• For example, when the comparison is made between the image (i.e., the sharp image), in which the roadside object on the road that extends ahead of the vehicle 10 is sharply shown, and the image (i.e., the unsharp image), in which the roadside object is unsharply shown, the sense of sharpness (i.e., the intensity of the edge) of the border, which divides the roadside object from its periphery, is felt more significantly in the sharp image than in the unsharp image. Consequently, when the frequency components of the pixel values of both the images are analyzed, the sharp image has more high-frequency components than the unsharp image.
  • Because of this, the visibility range may be calculated using a conversion table of FIG. 9 to calculate the visibility range from the frequency component value difference (instead of the edge intensity difference between the image areas A1, A2) between the pixel values of the image areas A1, A2, and from the travel distance of the vehicle 10.
  • (Third Modification)
  • The visibility range is calculated by taking the front image in the present embodiment. Alternatively, by installing the camera 20 in the vehicle 10 such that it takes a rear image, in which the roadside object located behind the vehicle 10 is captured, the visibility range may be calculated from this rear image.
  • (Fourth Modification)
  • In addition, the driver of the vehicle may be assisted in his/her drive operation by a drive assisting means, using the visibility range that is calculated by the visibility range measuring apparatus for a vehicle. If the visibility range is short, fog lamps or head lamps of the vehicle, for example, may be automatically turned on.
  • (Fifth Modification)
  • Moreover, using the visibility range that is measured by the visibility range measuring apparatus for a vehicle, information about a state ahead of the vehicle may be provided by a front information providing means. For instance, using the visibility range, the information about a state (e.g., a curve, a point of intersection, stopped traffic, and oncoming traffic) that is ahead of the vehicle and is unviewable from the driver of the vehicle, may be provided to the driver. This information may be provided based on various pieces of information (e.g., positional information about the driver's own vehicle and about an obstruction, and map information) obtained from the other in-vehicle devices (e.g., a navigational device and millimeter-wave radar). In addition, the front information providing means may include an information provision timing changing means. More specifically, in providing the information about the state ahead of the vehicle, a timing, with which the information is provided, may be changed by the information provision timing changing means based on the visibility range. For instance, when the visibility range is short, earlytiming leads to early provision of the information about the state that is ahead of the vehicle and is unviewable from the driver, so that the driver can have a sense of safety.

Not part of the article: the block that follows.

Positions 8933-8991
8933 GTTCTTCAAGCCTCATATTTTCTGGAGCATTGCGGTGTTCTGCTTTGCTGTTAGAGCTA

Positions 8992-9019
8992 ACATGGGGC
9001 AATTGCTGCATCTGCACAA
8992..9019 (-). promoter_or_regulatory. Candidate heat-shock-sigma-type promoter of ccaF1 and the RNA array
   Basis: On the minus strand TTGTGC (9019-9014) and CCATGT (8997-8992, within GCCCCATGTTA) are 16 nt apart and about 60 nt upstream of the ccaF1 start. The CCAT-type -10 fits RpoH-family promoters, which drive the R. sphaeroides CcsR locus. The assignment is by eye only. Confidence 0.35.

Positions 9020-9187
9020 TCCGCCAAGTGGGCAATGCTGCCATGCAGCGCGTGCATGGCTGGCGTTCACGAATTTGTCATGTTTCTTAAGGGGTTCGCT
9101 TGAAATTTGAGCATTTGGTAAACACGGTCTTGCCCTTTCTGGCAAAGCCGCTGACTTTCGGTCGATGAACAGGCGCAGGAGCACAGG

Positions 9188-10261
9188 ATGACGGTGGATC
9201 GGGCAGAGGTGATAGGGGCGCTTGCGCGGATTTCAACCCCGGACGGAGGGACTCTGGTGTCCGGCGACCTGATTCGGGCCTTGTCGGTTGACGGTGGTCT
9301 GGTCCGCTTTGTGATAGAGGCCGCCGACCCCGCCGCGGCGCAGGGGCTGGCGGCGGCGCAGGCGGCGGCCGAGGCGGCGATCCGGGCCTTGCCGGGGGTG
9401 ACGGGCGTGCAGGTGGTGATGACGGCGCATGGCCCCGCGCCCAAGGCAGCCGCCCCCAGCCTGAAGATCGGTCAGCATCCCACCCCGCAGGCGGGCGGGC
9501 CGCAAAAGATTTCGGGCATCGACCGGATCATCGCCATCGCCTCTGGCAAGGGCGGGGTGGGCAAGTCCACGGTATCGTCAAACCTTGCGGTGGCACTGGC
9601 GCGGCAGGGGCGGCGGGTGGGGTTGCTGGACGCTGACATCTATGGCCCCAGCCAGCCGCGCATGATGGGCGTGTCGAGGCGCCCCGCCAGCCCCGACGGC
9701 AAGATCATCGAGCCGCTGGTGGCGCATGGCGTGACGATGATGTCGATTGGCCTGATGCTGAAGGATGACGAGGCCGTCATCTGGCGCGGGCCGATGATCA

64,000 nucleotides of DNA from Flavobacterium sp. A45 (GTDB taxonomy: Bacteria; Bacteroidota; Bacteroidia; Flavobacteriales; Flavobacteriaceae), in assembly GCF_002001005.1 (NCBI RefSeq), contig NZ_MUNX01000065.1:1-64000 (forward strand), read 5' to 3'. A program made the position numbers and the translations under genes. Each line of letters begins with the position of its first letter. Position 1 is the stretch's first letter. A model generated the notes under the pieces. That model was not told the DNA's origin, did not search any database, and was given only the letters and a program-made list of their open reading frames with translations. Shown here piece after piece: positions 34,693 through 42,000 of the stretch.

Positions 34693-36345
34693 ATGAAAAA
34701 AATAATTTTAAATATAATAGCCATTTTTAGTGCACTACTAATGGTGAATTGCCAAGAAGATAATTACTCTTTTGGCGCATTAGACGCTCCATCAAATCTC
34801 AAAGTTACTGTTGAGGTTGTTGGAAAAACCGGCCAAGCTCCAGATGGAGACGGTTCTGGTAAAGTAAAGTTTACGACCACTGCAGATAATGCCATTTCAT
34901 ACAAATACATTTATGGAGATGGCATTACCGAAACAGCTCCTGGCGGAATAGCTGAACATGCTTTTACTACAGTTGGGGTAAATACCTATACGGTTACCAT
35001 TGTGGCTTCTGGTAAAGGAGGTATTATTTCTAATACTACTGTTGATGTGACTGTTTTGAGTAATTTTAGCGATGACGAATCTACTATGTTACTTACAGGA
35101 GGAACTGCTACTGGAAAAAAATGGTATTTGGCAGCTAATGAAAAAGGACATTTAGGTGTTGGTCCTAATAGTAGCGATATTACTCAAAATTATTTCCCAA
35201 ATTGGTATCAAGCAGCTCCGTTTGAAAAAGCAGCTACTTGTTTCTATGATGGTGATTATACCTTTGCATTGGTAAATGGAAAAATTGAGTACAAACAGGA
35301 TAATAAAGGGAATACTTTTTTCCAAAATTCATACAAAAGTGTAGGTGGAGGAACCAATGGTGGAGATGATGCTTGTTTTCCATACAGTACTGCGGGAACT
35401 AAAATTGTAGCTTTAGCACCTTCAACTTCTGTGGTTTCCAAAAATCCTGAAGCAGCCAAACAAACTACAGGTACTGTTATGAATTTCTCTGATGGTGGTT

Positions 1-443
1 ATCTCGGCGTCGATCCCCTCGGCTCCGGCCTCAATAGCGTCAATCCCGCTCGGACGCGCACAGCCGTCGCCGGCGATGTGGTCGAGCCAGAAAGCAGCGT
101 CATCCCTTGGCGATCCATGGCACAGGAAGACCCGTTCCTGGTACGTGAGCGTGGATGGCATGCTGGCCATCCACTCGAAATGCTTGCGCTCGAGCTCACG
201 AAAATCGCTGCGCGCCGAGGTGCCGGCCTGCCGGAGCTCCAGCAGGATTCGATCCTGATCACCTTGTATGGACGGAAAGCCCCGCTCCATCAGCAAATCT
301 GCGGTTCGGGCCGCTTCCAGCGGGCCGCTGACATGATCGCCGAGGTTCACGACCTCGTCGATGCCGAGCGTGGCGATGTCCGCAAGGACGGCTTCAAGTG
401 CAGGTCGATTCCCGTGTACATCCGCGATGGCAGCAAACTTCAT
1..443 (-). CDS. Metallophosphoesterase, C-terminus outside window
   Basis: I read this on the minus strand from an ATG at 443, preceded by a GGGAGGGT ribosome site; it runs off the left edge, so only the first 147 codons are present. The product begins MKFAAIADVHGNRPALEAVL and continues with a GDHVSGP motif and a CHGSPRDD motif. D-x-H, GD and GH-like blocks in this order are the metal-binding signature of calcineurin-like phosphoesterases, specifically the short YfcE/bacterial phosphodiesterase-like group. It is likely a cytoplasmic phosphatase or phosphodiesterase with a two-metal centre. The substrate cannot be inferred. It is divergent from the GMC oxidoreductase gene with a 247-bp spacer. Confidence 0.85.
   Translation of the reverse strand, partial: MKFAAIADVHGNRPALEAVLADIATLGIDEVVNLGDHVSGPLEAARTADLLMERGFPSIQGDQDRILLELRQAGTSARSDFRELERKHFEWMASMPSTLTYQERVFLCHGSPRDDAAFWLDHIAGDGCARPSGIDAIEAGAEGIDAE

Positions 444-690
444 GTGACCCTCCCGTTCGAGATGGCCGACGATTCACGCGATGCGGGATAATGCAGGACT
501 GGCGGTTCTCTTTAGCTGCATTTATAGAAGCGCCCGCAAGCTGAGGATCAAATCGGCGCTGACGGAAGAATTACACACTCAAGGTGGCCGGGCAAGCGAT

• Additional advantages and modifications will readily occur to those skilled in the art. The invention in its broader terms is therefore not limited to the specific details, representative apparatus, and illustrative examples shown and described.

Claims (13)

  1. 1. A visibility range measuring apparatus for a vehicle, comprising:
    image capturing means for capturing first and second images of a road, each of which includes a target roadside object, from the vehicle at first and second image taking points, respectively, along the road at a time of driving the vehicle along the road;
    image computing means for computing an image feature of the captured target roadside object in the first image and an image feature of the captured target roadside object in the second image; and
    visibility range calculating means for calculating a visibility range from the vehicle based on:
    the image feature of the captured target roadside object in the first image;
    the image feature of the captured target roadside object in the second image; and
    a distance between the first taking point and the second image taking point on the road.
  2. 2. The visibility range measuring apparatus according to claim 1, further comprising subject image area setting means for setting a first subject image area in the first image and a second subject image area in the second image, wherein:
    the first subject image area and the second subject image area include the captured target roadside object and are generally homothetic to each other; and
    the image computing means computes the image feature of the captured target roadside object in the first subject image area in the first image and the image feature of the captured target roadside object in the second subject image area in the second image.
  3. 3. The visibility range measuring apparatus according to claim 2, wherein:
    the first image taking point is located at a first distance from the target roadside object along the road;